Date Posted

December 5, 2019



Doug, age 50, has been learning to live and cope with hard-to-treat depression (also known as Treatment-Resistant Depression) for as long as he can remember. The severity and chronic nature of his mental health condition has led him to try multiple therapy and medication combinations without much relief to his pain. Unwilling to give up on finding a medical approach that works for him, Doug turned to other treatments like neural modulation (e.g., Electroconvulsive Therapy, Transcranial Magnetic Stimulation).

Doug (left) and Ed (right) in their college days

In 2013, Doug joined a clinical trial on Deep Brain Stimulation. As part of the trial, Doug underwent surgery during which two electrodes, sometimes referred to as ‘brain pacemakers,’ were implanted on his frontal lobe. The electrodes send electric pulses to the brain in an effort to alleviate symptoms of depression. About a year after surgery, Doug started seeing results, feeling like a brighter person. He continues to work with researchers to adjust his medication and brain implants.

Doug went on disability after his surgery. Fortunately for him, the cost of treatments have been covered by the clinical trial. He has made the most of living with a limited budget and pursues his passion of ending mental health stigma and increasing awareness. With the support of his best friend Ed, Doug began producing a podcast, Unhinged- Talking Mental, about his experiences. In addition to covering topics such as coping with symptoms, finding hope, and relapse, episodes also highlight the resiliency of Doug and Ed’s friendship—an important message since, for so many, hard-to-treat depression often leads to conflict among friends and family.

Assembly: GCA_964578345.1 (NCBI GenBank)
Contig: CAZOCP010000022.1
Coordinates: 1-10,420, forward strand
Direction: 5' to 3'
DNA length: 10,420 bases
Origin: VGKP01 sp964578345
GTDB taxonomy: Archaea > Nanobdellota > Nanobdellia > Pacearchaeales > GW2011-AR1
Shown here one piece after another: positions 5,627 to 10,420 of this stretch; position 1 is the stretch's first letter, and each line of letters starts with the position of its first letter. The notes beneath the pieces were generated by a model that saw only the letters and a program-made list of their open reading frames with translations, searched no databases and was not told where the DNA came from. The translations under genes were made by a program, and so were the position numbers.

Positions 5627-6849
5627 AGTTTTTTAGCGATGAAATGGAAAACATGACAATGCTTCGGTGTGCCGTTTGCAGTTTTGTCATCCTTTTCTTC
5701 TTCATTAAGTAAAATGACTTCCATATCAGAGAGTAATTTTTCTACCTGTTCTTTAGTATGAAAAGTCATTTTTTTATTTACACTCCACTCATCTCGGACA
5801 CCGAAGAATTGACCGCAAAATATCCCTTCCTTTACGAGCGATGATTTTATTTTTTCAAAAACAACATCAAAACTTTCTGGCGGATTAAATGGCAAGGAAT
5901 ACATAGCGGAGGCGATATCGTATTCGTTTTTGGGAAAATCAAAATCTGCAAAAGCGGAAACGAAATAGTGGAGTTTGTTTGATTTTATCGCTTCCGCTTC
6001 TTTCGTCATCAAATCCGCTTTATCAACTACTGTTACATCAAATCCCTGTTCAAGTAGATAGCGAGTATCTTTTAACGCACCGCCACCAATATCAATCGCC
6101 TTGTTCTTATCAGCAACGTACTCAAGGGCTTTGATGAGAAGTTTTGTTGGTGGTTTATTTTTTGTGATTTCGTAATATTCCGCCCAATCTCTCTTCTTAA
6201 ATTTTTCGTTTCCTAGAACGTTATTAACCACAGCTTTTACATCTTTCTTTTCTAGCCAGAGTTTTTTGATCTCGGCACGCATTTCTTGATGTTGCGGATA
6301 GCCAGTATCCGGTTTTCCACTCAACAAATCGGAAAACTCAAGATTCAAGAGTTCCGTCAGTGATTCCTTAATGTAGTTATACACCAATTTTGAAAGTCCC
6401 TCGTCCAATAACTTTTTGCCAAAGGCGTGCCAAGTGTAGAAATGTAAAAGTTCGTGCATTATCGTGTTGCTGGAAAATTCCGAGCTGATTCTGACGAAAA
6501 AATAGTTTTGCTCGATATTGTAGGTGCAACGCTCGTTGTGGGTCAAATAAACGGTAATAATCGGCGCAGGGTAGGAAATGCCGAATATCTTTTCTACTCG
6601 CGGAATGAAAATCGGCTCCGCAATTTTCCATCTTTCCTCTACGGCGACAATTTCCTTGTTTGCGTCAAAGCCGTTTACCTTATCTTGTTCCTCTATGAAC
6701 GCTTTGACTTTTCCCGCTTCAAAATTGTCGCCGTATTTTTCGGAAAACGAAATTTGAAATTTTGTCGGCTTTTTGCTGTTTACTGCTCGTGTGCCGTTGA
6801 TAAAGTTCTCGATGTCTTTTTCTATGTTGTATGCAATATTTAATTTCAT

Doug (left) and Ed (right) working on their podcast.

Even though mental health conditions have been a part of Doug’s family history, he hasn’t been able to find support and connection through his immediate family. Hard-to-treat depression is a condition people can’t easily see, like you can see a broken leg, so it can be challenging for his family and friends to understand and empathize.  It can be a very lonely, grueling daily struggle for Doug.

Regardless, Doug is determined to find a way to give himself a fighting chance. He focuses his energy on giving back to those who’ve helped him and been there through it all. Doug asks friends and family to look for ways to show unconditional love, because sustained support can make all the difference to a loved one’s quality of life.

Additional Resources

  • Do you or your loved one live with hard-to-treat or treatment resistant depression? Share your family story to help other families learn from your experiences. Together we can end stigma!
  • Not sure how to be an effective and supportive caregiver? Learn more about your role as a caregiver.
  • Watch our new videos on family action planning and advocating with a loved one’s primary care provider.

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